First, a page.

My time working with IBM's LIME (LIquid MEtal) was eye-opening and exciting. Working within a paradigm that hadn't truly been exploredbefore, with a language as it was developing on the bleeding edge of tech was just an amazing experience. And working closely with peoplefrom IBM during the whole process was the icing on the cake.
What I can say about the language is this: it had a long way to go during the time period I was using it (2011-2012). But dispite it'sflaws, it was unique and nice to use, when it worked.
LIME is a superset of Java, and at the time I used it, it was heavily embedded into Eclipse -- there was no LIME outside of Eclipse. But the language embraced a unique idea: write a single program, and run parts of it on different hardware platforms. You would write a single program in LIME, and the compiler would automatically migrate different parts ofthe program to either the host CPU, or attached GPUs or FPGAs, based on where it thought the best performance would be for that task. Programs are defined in terms of a task graph -- basically a state machine that data flows through, and any of the nodes that are purely functional and highly parallel in nature will be selected for execution on the FPGA or GPU, for example. An amazing concept that I think will be the driving force for computing, moving forward.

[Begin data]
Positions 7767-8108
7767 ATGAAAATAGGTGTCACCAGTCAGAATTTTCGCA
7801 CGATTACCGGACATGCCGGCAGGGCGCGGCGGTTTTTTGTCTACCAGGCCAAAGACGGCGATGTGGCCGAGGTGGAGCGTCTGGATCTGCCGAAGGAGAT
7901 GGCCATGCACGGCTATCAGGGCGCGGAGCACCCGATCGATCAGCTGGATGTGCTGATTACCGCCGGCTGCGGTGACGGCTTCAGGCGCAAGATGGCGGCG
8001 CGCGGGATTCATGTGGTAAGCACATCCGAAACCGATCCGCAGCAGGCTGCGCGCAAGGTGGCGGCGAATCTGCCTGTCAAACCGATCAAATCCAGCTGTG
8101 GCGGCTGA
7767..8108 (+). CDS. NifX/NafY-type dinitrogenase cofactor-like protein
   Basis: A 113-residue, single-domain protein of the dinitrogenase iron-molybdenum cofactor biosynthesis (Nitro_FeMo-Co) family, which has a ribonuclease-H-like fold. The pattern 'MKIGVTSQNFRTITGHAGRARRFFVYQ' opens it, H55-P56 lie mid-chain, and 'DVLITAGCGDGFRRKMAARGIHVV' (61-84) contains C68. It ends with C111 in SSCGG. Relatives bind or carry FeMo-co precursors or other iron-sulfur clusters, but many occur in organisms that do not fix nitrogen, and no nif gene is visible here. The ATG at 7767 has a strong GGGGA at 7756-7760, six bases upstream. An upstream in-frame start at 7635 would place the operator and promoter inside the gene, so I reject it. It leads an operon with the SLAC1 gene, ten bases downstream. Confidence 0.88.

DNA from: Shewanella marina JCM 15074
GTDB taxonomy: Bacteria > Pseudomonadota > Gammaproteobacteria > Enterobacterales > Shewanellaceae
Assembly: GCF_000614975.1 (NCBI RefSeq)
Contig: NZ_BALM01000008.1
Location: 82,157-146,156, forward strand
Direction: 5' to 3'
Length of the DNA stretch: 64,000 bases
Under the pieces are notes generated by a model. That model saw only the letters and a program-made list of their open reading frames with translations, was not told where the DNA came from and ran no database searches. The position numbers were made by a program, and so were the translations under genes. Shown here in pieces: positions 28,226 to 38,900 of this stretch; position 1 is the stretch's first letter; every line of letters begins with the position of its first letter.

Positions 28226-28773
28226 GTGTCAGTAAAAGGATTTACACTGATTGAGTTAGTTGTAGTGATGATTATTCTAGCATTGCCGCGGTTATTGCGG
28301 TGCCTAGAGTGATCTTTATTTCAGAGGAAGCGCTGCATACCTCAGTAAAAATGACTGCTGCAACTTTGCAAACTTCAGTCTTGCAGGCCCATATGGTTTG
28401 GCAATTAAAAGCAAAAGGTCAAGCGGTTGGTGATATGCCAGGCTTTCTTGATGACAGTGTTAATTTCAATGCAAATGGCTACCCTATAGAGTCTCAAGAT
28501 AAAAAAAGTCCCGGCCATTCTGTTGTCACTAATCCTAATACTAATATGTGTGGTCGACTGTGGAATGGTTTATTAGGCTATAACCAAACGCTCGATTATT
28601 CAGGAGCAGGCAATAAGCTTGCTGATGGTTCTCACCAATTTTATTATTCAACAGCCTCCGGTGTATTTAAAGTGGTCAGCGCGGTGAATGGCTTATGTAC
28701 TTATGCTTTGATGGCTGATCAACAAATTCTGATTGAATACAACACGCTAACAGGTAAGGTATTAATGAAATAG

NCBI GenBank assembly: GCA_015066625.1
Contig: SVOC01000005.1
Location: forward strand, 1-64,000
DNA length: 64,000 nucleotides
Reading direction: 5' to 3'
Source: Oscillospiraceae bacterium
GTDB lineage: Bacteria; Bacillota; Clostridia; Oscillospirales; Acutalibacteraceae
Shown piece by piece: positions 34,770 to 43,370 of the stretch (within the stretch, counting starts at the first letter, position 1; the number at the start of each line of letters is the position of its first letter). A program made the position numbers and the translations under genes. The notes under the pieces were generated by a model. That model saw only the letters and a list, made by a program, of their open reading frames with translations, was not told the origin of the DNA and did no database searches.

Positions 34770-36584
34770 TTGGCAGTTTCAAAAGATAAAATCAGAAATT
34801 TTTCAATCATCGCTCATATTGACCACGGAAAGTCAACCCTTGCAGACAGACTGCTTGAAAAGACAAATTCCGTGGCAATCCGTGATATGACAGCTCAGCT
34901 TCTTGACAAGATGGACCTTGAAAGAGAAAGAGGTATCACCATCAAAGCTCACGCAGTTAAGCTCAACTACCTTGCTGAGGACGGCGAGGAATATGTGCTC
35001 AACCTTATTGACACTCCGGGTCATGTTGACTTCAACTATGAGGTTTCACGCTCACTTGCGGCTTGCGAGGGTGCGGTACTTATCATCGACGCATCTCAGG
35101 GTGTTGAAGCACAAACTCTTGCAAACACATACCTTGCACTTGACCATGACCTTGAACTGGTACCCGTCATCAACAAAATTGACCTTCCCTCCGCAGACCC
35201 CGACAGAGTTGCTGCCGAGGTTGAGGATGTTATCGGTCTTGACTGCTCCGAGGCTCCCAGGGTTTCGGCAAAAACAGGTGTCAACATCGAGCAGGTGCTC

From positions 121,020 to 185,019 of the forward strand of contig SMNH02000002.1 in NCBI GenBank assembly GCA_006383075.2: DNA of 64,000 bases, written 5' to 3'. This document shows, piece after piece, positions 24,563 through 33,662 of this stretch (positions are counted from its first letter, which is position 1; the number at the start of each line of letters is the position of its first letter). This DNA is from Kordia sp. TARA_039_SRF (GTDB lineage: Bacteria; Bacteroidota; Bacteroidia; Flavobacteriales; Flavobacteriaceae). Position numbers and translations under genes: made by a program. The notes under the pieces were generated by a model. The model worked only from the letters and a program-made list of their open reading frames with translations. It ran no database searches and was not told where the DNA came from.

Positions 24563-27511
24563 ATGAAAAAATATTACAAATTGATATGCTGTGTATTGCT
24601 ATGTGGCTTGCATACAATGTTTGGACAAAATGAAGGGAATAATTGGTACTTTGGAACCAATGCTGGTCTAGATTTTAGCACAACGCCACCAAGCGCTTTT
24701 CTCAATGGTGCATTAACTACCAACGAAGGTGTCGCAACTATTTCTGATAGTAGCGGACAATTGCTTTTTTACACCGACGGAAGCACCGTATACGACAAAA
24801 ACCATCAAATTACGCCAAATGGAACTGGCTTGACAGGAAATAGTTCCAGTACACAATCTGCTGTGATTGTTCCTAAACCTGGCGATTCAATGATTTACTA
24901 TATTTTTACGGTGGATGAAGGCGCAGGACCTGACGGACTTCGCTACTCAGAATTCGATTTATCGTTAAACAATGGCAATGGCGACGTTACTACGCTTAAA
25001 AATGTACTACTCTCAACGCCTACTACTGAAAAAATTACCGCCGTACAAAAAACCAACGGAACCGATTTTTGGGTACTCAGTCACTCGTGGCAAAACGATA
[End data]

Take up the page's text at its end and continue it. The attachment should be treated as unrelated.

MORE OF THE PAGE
Working with the language and its designers at IBM was a nice reciprocal exchange -- I would push the language until it broke, send off an email,and get a new build with those bugs fixed a few days later, rinse and repeat. And thinking of how to implement things like the fast Fourier transform in new ways was exhilirating and frustrating in equal measure. But it really opened me up to new programming paradigms, and the possibility that certain implementations of so-called naive algorithms can perform much faster than their optimized versions can, on highly parallel hardware like an FPGA.
All in all, it was a great experience.
Here's a link to IBM's page on LIME: